Journalists Saeed Ali Achakzai (third from left) and Abdul Mateen Achakzai (fifth from left) are seen following their release from a Balochistan prison where they were held for two days without charge. (Photo: Habibullah Achakzai)

Pakistani journalists beaten, detained in Balochistan prison without charge for 2 days

On June 19, 2020, agents with the Pakistani Balochistan Levies force, a law enforcement agency under the direction of the Balochistan district administration, detained and beat Saeed Ali Achakzai, a reporter with the privately owned TV channel Samaa TV, and Abdul Mateen Achakzai, a reporter for privately owned broadcaster Khyber TV, according to both journalists, who spoke to CPJ in phone interviews, and news reports.

The journalists, who share a surname but are not related, had each aired reports on June 8, which CPJ reviewed, on alleged poor conditions in a COVID-19 quarantine center established in Chaman City for people entering Pakistan from Afghanistan, Abdul Mateen Achakzai told CPJ.

After those reports were broadcast, Abdul Mateen Achakzai said he received threatening phone calls from unknown people and from a security guard for Chaman Deputy Commissioner Qila Abdullah Bashir Ahmed Barich, who asked why he would publish a report that would give the deputy commissioner a bad name.

On June 19, Abdul Mateen Achakzai said he received a call from the Frontier Corps, a federal paramilitary force, asking him to come to their station “to clear up the matter.” He said Saeed Ali Achakzai accompanied him to the station.

When the journalists arrived at the station, Frontier Corps officers asked whether they supported the Pakistan Tahafuz Movement, a local social movement advocating for the rights of ethnic Pashtuns; when they said no, and said they were journalists, Saeed Ali Achakzai told CPJ that the officers started threatening them and beating them with their hands.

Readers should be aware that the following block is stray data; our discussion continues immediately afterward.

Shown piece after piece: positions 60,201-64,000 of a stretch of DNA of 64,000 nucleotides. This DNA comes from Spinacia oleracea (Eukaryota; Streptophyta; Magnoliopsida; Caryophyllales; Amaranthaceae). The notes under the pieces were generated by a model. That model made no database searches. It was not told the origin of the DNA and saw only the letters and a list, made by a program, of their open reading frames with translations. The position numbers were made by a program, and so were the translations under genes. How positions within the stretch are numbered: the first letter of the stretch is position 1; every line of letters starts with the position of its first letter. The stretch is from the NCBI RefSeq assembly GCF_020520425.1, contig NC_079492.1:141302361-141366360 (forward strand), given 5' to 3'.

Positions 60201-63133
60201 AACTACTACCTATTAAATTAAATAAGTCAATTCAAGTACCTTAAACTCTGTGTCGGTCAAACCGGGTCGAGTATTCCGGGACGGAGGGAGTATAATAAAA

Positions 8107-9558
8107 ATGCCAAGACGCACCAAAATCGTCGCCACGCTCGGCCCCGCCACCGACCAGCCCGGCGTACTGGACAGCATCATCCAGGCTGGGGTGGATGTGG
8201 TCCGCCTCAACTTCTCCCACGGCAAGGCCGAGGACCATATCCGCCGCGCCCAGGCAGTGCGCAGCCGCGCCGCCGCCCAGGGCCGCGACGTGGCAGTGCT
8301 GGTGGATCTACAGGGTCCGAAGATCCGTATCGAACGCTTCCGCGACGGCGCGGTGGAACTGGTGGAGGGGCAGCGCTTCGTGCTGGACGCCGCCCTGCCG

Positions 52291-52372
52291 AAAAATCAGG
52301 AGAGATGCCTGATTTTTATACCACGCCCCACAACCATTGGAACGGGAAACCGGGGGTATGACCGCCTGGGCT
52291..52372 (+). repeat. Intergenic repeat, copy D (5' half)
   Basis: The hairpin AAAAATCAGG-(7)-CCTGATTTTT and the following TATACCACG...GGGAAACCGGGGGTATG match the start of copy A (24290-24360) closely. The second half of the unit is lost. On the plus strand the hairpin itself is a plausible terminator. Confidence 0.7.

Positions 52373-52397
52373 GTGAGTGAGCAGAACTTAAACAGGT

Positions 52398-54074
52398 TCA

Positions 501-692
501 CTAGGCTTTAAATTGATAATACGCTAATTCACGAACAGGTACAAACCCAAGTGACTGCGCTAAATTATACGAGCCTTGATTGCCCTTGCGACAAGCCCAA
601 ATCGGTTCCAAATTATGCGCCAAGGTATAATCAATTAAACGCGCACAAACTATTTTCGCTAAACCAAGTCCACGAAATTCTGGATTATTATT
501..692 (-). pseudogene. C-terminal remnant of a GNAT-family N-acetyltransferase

Saeed Ali Achakzai said the officers tied the journalists’ hands, blindfolded them, and forced them into a car.

He said the Frontier Corps officers then turned over both journalists to the Balochistan Levies force. The levies force officers put the journalists in a car and beat them with batons and cables, causing welts on their backs, the journalists told CPJ.

Balochistan Levies officers then detained the journalists at Macch prison, about 120 miles away from the Frontier Corps outpost, and released them on June 11 after protests by other Balochistan journalists, Abdul Mateen Achakzai told CPJ.

A formal police investigation has not been launched into the two journalists, Saeed Ali Achakzai said, but Deputy Commissioner Qila Abdullah Bashir Ahmed Barich registered their names on the Fourth Schedule, a list of individuals who are suspected of terrorism or sectarianism under the Anti-Terrorism Act, and accused them of violating Sections 3 and 16 of the Maintenance of Public Order law, pertaining to breach of peace, according to reports.

Individuals listed on the Fourth Schedule can be subjected to restrictions on travel, speech, and business activities, without being formally charged with a crime, according to reports.

Saeed Ali Achakzai said both journalists’ phones were seized and held for 10 days before they were returned.

In a WhatsApp message, Qila Abdullah Bashir Ahmed Barich denied to CPJ that the two were arrested for their journalism, and accused them of being involved in border smuggling and blackmailing authorities. Both journalists denied those accusations to CPJ.

The deputy commissioner said the news reports about the journalists’ case were “far from the truth” and said that authorities would investigate the journalists’ allegations of abuse in custody.

CPJ emailed the Balochistan Levies Force and Pakistan’s Ministry of Interior, which oversees the Frontier Corps, for comment, but did not receive any responses.